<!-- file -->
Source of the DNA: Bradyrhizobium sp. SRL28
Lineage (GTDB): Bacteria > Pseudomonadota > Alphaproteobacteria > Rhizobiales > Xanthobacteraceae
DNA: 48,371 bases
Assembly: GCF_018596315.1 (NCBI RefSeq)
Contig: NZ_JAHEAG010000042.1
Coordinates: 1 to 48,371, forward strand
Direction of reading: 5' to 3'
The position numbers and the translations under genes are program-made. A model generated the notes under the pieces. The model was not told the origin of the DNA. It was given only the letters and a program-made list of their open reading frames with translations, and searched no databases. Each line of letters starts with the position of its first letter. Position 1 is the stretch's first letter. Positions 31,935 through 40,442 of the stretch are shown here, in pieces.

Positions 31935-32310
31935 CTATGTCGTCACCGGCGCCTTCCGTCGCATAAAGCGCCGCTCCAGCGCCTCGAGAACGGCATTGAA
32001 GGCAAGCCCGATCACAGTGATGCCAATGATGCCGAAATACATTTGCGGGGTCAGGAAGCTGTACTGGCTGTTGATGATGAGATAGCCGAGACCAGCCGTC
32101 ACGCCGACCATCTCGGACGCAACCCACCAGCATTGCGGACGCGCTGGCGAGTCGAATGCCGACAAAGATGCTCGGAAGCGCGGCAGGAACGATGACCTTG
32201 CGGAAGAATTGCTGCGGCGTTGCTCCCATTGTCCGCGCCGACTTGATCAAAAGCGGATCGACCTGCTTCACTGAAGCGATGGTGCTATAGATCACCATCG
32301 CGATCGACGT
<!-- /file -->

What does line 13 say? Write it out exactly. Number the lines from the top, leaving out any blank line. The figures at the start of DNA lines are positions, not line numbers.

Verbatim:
32201 CGGAAGAATTGCTGCGGCGTTGCTCCCATTGTCCGCGCCGACTTGATCAAAAGCGGATCGACCTGCTTCACTGAAGCGATGGTGCTATAGATCACCATCG